Bring on the Babies: Being A Postpartum/Newborn Nursery Nurse
strong>By Victoria Solis, RN
Methodist Dallas Medical Center
Achieving my ideal career followed a natural progression, thanks to Methodist Dallas Medical Center’s coordinated educational career development plan. I began working at Methodist Dallas in 2005 as a patient care tech on a float team which included El Centro Community College nursing students. After completing my second semester of school, I was able to take advantage of Methodist Health System’s nurse extern program. This provided me two eight-hour shifts a week during the school year and daily shifts during the summer. The experiences I gained from these opportunities were priceless. In 2006, I obtained my RN and began working exclusively in the postpartum/newborn nursery unit. I completed a preceptor course so I can help develop other nurses on the unit. My goal is to become certified in maternal-newborn nursing.
My nursing education was on target with what I needed to blossom as a caregiver. Classroom hours were mostly spent at Methodist Dallas in a conference room, viewing the instructor on a large-screen television. My clinicals were completed at the hospital in various units. I really felt that Methodist was supporting my career endeavors and helping me reach my nursing aspirations by providing educational space and real-world clinical experience.
Like most nurses, there have been brief moments when I’ve wondered if I made the right choice. But it doesn’t take long for reality to reinforce that, yes, I did make the right choice. For example, a couple of years ago I took care of a mother and her new baby. After the mom left the hospital, she sent me a card thanking me for caring for her and her newborn. A few weeks ago, I was in the cafeteria and this woman came up to me with her two-year-old. She remembered me and thanked me again for taking such good care of them. Moments like this make nursing all worthwhile.
While postpartum and newborn nursing are my life’s calling, there are some things that nurses need to consider before setting foot in this area.
- Patience, patience, and more patience is absolutely required when caring for babies. Caring in the midst of a roomful of crying babies takes a special person.
- Caring for new moms also requires patience, good listening skills, empathy, and objectivity. New moms have lots of questions. They can get very worried and experience a great deal of angst. You have to listen to the moms’ concerns and help them understand what’s normal and when to call the physician.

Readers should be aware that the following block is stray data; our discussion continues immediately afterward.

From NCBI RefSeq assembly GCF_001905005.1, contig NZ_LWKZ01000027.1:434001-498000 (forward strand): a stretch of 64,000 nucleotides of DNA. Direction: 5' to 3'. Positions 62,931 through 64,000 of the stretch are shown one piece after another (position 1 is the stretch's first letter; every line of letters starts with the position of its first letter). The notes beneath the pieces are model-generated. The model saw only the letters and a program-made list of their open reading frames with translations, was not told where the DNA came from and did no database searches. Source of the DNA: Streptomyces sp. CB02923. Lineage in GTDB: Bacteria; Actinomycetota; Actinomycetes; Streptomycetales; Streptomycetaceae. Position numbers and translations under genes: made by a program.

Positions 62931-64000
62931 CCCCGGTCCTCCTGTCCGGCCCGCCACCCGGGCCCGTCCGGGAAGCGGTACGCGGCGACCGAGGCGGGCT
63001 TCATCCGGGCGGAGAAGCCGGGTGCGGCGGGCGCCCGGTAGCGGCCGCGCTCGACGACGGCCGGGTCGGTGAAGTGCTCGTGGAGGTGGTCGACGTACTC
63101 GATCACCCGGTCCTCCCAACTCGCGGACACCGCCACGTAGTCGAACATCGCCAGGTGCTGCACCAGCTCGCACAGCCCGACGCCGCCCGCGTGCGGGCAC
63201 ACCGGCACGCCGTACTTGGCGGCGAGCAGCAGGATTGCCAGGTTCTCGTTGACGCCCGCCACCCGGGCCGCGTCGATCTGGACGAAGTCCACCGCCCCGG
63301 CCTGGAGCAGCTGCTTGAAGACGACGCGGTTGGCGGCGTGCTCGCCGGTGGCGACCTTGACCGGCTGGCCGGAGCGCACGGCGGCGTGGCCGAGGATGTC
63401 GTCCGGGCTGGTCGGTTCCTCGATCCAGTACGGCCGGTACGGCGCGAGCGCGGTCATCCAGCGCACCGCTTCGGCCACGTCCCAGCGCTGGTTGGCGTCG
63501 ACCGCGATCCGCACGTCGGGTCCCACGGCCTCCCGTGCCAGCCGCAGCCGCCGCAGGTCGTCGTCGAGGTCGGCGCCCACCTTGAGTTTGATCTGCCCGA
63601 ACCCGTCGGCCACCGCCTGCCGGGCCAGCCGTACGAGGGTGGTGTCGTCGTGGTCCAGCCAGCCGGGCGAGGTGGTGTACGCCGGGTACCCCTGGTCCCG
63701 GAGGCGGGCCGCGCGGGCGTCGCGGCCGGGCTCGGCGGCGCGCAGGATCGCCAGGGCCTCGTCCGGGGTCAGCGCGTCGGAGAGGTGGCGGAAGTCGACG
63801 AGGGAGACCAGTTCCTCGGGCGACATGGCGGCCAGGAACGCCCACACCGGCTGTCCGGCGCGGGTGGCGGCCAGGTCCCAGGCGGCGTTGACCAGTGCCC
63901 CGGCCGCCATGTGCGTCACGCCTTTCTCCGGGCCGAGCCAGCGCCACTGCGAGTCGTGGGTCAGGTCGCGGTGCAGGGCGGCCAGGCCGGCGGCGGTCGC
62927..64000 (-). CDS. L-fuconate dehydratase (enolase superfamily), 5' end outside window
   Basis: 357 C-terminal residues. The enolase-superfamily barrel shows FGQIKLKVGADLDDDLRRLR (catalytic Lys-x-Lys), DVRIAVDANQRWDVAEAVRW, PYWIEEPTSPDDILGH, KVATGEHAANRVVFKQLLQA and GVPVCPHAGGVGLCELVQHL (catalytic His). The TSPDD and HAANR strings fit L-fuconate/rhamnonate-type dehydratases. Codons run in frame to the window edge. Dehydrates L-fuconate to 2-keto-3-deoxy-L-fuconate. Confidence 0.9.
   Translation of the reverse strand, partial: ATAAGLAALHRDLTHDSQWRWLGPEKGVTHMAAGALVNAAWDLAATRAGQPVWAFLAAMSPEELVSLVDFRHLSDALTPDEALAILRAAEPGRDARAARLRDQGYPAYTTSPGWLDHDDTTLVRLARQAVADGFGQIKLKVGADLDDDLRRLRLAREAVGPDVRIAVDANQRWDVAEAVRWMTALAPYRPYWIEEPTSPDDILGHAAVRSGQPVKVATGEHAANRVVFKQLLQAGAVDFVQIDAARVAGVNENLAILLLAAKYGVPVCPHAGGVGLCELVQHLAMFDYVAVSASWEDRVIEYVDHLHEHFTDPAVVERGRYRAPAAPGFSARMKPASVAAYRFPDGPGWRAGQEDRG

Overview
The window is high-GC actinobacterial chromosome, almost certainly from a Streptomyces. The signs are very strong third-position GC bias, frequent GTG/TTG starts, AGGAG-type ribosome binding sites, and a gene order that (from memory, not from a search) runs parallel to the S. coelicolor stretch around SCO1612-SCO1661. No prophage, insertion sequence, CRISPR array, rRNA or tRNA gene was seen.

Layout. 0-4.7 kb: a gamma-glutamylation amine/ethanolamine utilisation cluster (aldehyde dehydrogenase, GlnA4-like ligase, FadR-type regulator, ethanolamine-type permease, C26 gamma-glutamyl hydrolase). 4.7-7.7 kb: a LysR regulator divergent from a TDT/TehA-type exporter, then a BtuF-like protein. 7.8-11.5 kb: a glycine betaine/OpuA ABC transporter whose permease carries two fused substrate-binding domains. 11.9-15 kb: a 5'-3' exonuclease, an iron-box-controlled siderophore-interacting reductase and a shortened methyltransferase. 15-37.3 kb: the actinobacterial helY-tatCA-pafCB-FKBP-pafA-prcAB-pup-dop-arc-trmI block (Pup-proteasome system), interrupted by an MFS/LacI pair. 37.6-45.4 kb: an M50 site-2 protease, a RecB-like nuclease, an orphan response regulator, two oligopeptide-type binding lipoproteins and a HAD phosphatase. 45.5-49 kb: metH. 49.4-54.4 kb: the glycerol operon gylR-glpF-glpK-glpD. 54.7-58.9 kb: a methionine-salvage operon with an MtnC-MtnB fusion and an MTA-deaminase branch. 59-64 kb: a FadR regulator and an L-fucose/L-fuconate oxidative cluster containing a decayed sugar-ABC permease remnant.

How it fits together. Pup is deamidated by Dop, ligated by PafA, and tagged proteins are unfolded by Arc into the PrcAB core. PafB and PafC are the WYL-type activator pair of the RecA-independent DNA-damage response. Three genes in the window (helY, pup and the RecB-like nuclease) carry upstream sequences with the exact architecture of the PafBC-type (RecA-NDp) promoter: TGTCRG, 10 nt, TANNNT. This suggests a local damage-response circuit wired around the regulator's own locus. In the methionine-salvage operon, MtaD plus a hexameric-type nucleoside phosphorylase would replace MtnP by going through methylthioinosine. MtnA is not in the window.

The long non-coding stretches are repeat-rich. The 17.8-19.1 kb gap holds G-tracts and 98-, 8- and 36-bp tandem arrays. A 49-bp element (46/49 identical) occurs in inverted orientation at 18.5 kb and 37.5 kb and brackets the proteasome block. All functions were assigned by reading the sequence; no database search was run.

- Managing time is extremely important. Every new mom requires something different. Every new mom must be taught many things before she and her newborn go home. One example is breastfeeding. This is a very personal issue and requires education and coaching. I’m proud of our lactation program because it’s been recognized with the Texas Ten Step award. Because we generally see the moms and babies for only two or three days, prioritizing tasks is critical to enable the nurse to spend quality time with each mom and baby.
I’m lucky because I always knew that I wanted to be a nurse. Even as a child, I remember doing little things for others to make them feel better. As a relatively new nurse, I think I have a valuable perspective for those currently in school.
- Pick an area of nursing you really enjoy. This may not be readily apparent until after you complete some of your clinicals in the hospital.
- Take any and all opportunities available to get more involved in the activities on your unit.
- Consider going back to school to pursue higher levels of certifications and degrees after about a year of nursing experience.
- Be a good role model on your unit and talk to your manager if you want to take on more responsibility.
Today’s nurses have so many options and so many opportunities. I found my niche in the postpartum/newborn nursery unit. I hope you find yours.
If your formula for an ideal nursing career includes babies and new moms, then it’s time to choose Methodist. Learn more by visiting Jobs.MethodistHealthSystem.org.
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